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Cleaning Clayboard

This installment of Ripped from the List reviews one recent listserv thread that dealt with techniques for cleaning clayboard.

Question from Jeff: Does anyone have experience cleaning smudges off of clayboard? Specifically, I put a thumb print of newspaper ink into one of my projects.

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Britt Griswold featured in the Big Bang Theory

One of the fruits of my collaborations in the NASA WMAP project is an Education Outreach product - the WMAP beach ball. It is a great educational tool for explaining the shape and origins of the universe. 

This fall our in-house astrophysics EPO group did an interview with me, about the creation of the ball, for their "Blueshift" Blog.

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Artist For Conservation's virtual exhibit

In 2010, in lieu of a live gallery exhibit, the Artists for Conservation (AFC) is producing its first virtual exhibit. In future years, this will complement live gallery exhibits and make them more widely accessible to an international audience. The Artists for Conservation mission is to support wildlife and habitat conservation, biodiversity, sustainability, and environmental education through art that celebrates our natural heritage.

Several GNSI members are part of AFC's 500 member organization, including Patricia Savage, Barry MacKay, John Megahan, and Linda Feltner.

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2010 GNSI Educational Series Workshop: review

CLASSROOM OF STUDENTS AT WORK. PHOTO BY D. K.B. CHEUNGThe Smithsonian Natural History Museum was once again the setting for the 2010 GNSI Educational Series workshop, which took place March 18-21, 2010. Here, at an institution “dedicated to inspiring curiosity, discovery, and learning,” a wide diversity of participants from traditional media illustrators to scientists to comic book illustrators, gathered to engage themselves in new techniques that will help them succeed in an increasingly digital world. Many previous students returned this year to further refine their skills and take advantage of the diverse learning community.

Lessons were organized and led by Marie Metz, GNSI educational director and former Smithsonian Illustrator, Jennifer Fairman, a professor at Johns Hopkins University, and David Clarke, president of the Washington D.C. chapter of GNSI. The workshop began with a talk about the synergistic relationship between science/technology and illustration, by guest lecturer Dr. James Giordano, University of Oxford. Beginning with a discussion of prehistoric cave drawings and our innate human ability to communicate visually, Dr. Giordano explained the role illustration plays in the communication of scientific knowledge. He also gave examples of how illustration furthers science and vice versa. Participants left the lecture inspired and ready to begin learning.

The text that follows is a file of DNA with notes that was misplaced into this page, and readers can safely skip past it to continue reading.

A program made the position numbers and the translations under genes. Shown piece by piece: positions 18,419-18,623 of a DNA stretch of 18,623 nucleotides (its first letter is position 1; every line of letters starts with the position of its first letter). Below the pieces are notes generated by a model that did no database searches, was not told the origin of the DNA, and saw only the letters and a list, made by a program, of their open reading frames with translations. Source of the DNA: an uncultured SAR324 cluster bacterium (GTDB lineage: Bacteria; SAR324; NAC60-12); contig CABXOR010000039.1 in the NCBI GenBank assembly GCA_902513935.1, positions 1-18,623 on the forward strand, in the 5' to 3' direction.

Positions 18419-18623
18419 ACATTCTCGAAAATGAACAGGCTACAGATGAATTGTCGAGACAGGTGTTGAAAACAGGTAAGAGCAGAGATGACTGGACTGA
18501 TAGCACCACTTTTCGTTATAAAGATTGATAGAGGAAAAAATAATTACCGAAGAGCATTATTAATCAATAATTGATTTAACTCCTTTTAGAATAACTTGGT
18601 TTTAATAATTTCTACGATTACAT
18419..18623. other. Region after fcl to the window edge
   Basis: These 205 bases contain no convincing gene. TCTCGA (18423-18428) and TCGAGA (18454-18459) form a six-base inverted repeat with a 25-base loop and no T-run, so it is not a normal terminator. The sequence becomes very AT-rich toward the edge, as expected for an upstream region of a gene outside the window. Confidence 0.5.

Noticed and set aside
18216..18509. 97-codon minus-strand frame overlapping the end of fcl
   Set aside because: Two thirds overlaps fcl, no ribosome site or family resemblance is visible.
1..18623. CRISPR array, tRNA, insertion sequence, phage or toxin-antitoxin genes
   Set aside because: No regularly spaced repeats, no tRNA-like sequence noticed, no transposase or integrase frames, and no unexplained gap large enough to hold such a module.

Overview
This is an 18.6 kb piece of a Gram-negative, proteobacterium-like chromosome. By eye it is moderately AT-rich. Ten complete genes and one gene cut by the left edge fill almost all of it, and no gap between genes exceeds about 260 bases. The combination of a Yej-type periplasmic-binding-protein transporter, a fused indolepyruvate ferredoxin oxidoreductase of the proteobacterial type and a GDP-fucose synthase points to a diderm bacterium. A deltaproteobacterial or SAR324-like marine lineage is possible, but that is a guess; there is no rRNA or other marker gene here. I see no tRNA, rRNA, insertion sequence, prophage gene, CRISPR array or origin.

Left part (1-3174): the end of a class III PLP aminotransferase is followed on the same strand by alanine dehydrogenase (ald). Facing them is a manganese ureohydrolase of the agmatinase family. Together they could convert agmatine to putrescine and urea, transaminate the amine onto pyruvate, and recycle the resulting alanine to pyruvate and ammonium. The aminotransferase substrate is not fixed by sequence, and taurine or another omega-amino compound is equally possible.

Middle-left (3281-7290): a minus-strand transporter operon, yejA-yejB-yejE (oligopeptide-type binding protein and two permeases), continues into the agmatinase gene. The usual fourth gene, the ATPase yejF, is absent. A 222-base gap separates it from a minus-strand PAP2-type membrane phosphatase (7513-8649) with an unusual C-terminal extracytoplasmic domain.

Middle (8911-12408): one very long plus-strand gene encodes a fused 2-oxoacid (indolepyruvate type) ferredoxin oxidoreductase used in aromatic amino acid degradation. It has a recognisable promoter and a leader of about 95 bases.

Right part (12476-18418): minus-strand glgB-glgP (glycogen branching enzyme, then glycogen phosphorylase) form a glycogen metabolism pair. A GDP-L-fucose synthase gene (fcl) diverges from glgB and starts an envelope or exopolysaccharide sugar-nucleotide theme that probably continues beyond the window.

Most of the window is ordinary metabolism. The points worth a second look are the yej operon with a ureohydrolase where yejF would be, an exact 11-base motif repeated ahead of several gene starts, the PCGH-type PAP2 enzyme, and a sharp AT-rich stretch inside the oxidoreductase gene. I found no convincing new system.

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Shipping Artwork

Artists love to show their work: it’s an artist’s stage and performance. Transporting artwork to a local gallery is comparatively simple, usually involving only the time to carry the pieces to an exhibition. Shipping to a distant location, however, can be more difficult. And more disappointing if the artwork is returned damaged. Or not returned at all. A modicum of planning should make this process more successful, and relatively anxiety-free. However, one should remember Murphy’s Fourth Law: Mother Nature always sides with the hidden flaw in the system. Since the “system” includes a huge transportation network, one should be prepared for the occasional, often incongruous, surprise.

Timing

Whenever possible, give the preparation, packaging, and shipping of artwork the time it deserves. And well before the deadline so you won’t be hurrying. Uh-huh. And the rest of us humans should seriously consider shipping to an exhibit at least a month before the opening. Imagine a gallery operator receiving a hundred pieces of artwork the same week as an exhibit opening, and I’m certain you can also imagine that some of the artwork won’t receive the care and attention it deserves.

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Vesalius Trust Award applications open

The Vesalius Trust for Visual Communication in the Health Sciences is  accepting applications for the 2011 Dr. Frank H. Netter Award for Special  Contributions to Medical Education. This award is given annually in  recognition of the development of visually-oriented educational materials  that have made a significant contribution to the advancement of education and  research in the health sciences. There is no application fee. The award  includes a plaque and monetary award of US$1,000. Past winners have made  innovative contributions in healthcare education including anatomical models,  books, simulators, videos, and interactive learning materials. More  information is available on the Vesalius Trust website.  

http://www.vesaliustrust.org/scholarships.html#Netter

Book Review: The Multifaceted Life and Books of Arthur Guptill

All of us know of the American Artist's Magazine, its American Artist's Book Club and their publisher, Watson-Guptill Publications (ownership now is in Billboard Publications). This article is about Arthur L. Guptill, co-founder, co-editor and co-manager of these businesses in art, with his longtime friend, Ernest Watson. Together they undertook many art enterprises under the Watson-Guptill umbrella.

Arthur GuptillGuptill the Polymath

The word I have used goes back into early Victorian history: a person with multiple interests and vocations who pursues all of them vigorously at the same time. Guptill's major occupations were artist, architect, decorator, teacher and finally author with the Watson-Guptill firm thrown in between. At all of these things he was good; to them all,l he brought a strong artistic sense; and in them gained an enviable reputation for his work.